Recently I have heard lots of “hating” related to SEO for ecommerce.
Now I understand where this comes from. SEO historically has had a bad wrap. It’s complicated, ever-changing and generally considered ikky.
For those that don’t know, SEO is the concept of optimizing your website and spreading the word about your site to other sites.
These inside and outside influences, boost your perceived relevance to search engines like Google. When Google believes your site is more relevant, they rank your site higher in search results.
Higher rankings = More Traffic = More $$$
This, in a nutshell, is SEO. And like I said, I have been hearing a lot of hating about SEO.
I’m not just hearing this from people who don’t understand it. I’m hearing it from other respected professionals in the space.
So the whole thing has me wondering, “Is SEO dead in Ecommerce?”
My resounding answer is no.
But then where is the bad wrap coming from. Let’s look at some Pros and Cons of SEO for Ecommerce and maybe this will help shed some light on it.
1. SEO is the Gift That Keeps Giving.
While it takes a lot of time to blog and generate content for your website, it’s evergreen. What I mean is that your blog posts, once ranking, bring traffic to your site over and over again. I have articles written years ago on ecommerce sites that continue to drive traffic. These posts bring customers day after day without ever having to go back and touch them.
2. SEO for Ecommerce is Free-ish
Your time is valuable and there is an opportunity cost to spending it on SEO. That aside, when you are starting your Ecommerce business, you must devote time to your site. This time, if spent on SEO, is well worth the tradeoff. SEO is an easy way to start driving traffic for free. Advertising costs can build up quickly and SEO you can do for free.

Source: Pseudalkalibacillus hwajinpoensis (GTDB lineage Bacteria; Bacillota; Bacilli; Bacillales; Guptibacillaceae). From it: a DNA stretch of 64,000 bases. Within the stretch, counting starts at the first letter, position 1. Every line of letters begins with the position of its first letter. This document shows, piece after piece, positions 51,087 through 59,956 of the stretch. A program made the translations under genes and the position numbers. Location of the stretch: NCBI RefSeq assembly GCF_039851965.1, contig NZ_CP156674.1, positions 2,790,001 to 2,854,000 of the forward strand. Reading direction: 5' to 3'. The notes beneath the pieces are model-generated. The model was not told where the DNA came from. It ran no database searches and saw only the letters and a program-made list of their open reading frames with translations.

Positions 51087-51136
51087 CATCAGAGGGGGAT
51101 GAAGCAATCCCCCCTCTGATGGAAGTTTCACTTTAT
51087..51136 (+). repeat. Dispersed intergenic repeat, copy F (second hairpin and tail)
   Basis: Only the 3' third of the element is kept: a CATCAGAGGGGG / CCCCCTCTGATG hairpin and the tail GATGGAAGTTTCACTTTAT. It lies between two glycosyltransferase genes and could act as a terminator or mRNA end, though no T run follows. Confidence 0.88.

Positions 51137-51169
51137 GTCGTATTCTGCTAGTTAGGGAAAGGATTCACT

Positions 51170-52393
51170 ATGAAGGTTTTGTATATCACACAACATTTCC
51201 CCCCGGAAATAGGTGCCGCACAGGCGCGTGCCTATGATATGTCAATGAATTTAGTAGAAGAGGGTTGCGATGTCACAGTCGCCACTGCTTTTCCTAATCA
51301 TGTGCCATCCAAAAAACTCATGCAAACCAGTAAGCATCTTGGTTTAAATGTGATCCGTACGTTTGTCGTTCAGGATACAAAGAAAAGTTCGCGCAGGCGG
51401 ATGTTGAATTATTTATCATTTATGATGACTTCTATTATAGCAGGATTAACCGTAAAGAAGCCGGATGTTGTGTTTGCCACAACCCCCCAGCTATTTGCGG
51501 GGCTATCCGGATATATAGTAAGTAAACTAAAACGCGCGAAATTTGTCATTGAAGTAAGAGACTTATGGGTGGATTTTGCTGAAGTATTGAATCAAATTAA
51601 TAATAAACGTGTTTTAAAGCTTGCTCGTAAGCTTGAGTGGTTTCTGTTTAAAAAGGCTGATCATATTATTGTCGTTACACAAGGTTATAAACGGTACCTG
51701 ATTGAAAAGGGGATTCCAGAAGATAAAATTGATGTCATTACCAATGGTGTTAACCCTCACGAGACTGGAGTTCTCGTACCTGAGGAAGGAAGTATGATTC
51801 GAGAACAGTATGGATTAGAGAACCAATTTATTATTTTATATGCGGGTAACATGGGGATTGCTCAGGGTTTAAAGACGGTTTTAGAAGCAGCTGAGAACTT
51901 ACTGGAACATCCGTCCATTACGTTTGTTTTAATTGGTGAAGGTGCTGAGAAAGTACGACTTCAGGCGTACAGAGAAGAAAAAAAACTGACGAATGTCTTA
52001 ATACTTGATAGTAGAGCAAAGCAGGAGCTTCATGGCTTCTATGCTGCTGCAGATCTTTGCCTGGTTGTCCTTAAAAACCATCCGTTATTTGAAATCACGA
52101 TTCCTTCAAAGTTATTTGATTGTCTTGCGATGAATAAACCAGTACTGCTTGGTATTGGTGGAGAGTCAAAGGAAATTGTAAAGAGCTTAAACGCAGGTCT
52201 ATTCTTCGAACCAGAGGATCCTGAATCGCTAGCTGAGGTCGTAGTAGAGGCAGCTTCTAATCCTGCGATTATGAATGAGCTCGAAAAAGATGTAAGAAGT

3. Differentiate Yourself from Competitors
Ecommerce businesses are popping up every day. To stay one step ahead of the competition you have to be current. If you want to help your business and build sales, you must incorporate SEO. To what extent, is up to you, but remember if you’re not doing it, there is a competitor willing to.
4. Really People Search for That?
You can’t imagine the visitors you will attract. While there are many different SEO techniques, all help your sites exposure. One of the easier techniques is to create content and write consistently on your blog. Being persistent and writing often, builds your credibility.
The more you write the more search results you will start to appear in. After some time, people will start approaching you to get your opinion for other articles. This in turn, results in more press and exposure for your ecommerce business. It’s a cycle that snowballs with time.
1. SEO for Ecommerce Takes Time
It can be a daunting task to think about all the things you should be doing to optimize your site. You don’t have to tackle it all at once. Break tasks up into little bite size pieces and you can accomplish it over time.
For example, every time you are adding images of your product to your site, take the time to write the ALT tags for the images. When naming your images, name them something that can help people find them.
Instead of 84629483.jpg rename it to large-yellow-rubber-ducky.jpg. Little changes each time you are working on your site build up over time.